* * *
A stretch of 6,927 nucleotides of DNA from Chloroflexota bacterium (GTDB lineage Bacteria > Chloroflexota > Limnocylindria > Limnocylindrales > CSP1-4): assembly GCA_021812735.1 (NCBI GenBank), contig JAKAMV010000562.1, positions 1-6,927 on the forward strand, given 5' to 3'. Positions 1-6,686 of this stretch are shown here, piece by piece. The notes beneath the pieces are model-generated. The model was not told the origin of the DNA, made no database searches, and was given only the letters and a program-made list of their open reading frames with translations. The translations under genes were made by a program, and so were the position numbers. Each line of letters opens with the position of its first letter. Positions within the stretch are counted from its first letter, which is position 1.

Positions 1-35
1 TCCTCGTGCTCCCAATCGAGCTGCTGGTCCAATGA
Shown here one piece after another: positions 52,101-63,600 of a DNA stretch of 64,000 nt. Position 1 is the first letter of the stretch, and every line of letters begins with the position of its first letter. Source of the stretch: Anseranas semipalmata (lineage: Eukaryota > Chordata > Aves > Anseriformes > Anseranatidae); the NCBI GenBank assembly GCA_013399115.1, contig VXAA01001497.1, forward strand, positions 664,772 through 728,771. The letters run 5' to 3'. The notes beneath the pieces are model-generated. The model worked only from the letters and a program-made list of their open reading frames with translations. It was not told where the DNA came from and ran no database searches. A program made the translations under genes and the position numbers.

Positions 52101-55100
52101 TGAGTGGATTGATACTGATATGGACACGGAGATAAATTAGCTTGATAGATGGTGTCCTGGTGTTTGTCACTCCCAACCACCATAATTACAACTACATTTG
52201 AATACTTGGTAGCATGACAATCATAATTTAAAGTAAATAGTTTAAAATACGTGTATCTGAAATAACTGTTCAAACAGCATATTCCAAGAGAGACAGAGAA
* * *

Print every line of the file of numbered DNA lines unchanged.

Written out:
A stretch of 6,927 nucleotides of DNA from Chloroflexota bacterium (GTDB lineage Bacteria > Chloroflexota > Limnocylindria > Limnocylindrales > CSP1-4): assembly GCA_021812735.1 (NCBI GenBank), contig JAKAMV010000562.1, positions 1-6,927 on the forward strand, given 5' to 3'. Positions 1-6,686 of this stretch are shown here, piece by piece. The notes beneath the pieces are model-generated. The model was not told the origin of the DNA, made no database searches, and was given only the letters and a program-made list of their open reading frames with translations. The translations under genes were made by a program, and so were the position numbers. Each line of letters opens with the position of its first letter. Positions within the stretch are counted from its first letter, which is position 1.

Positions 1-35
1 TCCTCGTGCTCCCAATCGAGCTGCTGGTCCAATGA
Shown here one piece after another: positions 52,101-63,600 of a DNA stretch of 64,000 nt. Position 1 is the first letter of the stretch, and every line of letters begins with the position of its first letter. Source of the stretch: Anseranas semipalmata (lineage: Eukaryota > Chordata > Aves > Anseriformes > Anseranatidae); the NCBI GenBank assembly GCA_013399115.1, contig VXAA01001497.1, forward strand, positions 664,772 through 728,771. The letters run 5' to 3'. The notes beneath the pieces are model-generated. The model worked only from the letters and a program-made list of their open reading frames with translations. It was not told where the DNA came from and ran no database searches. A program made the translations under genes and the position numbers.

Positions 52101-55100
52101 TGAGTGGATTGATACTGATATGGACACGGAGATAAATTAGCTTGATAGATGGTGTCCTGGTGTTTGTCACTCCCAACCACCATAATTACAACTACATTTG
52201 AATACTTGGTAGCATGACAATCATAATTTAAAGTAAATAGTTTAAAATACGTGTATCTGAAATAACTGTTCAAACAGCATATTCCAAGAGAGACAGAGAA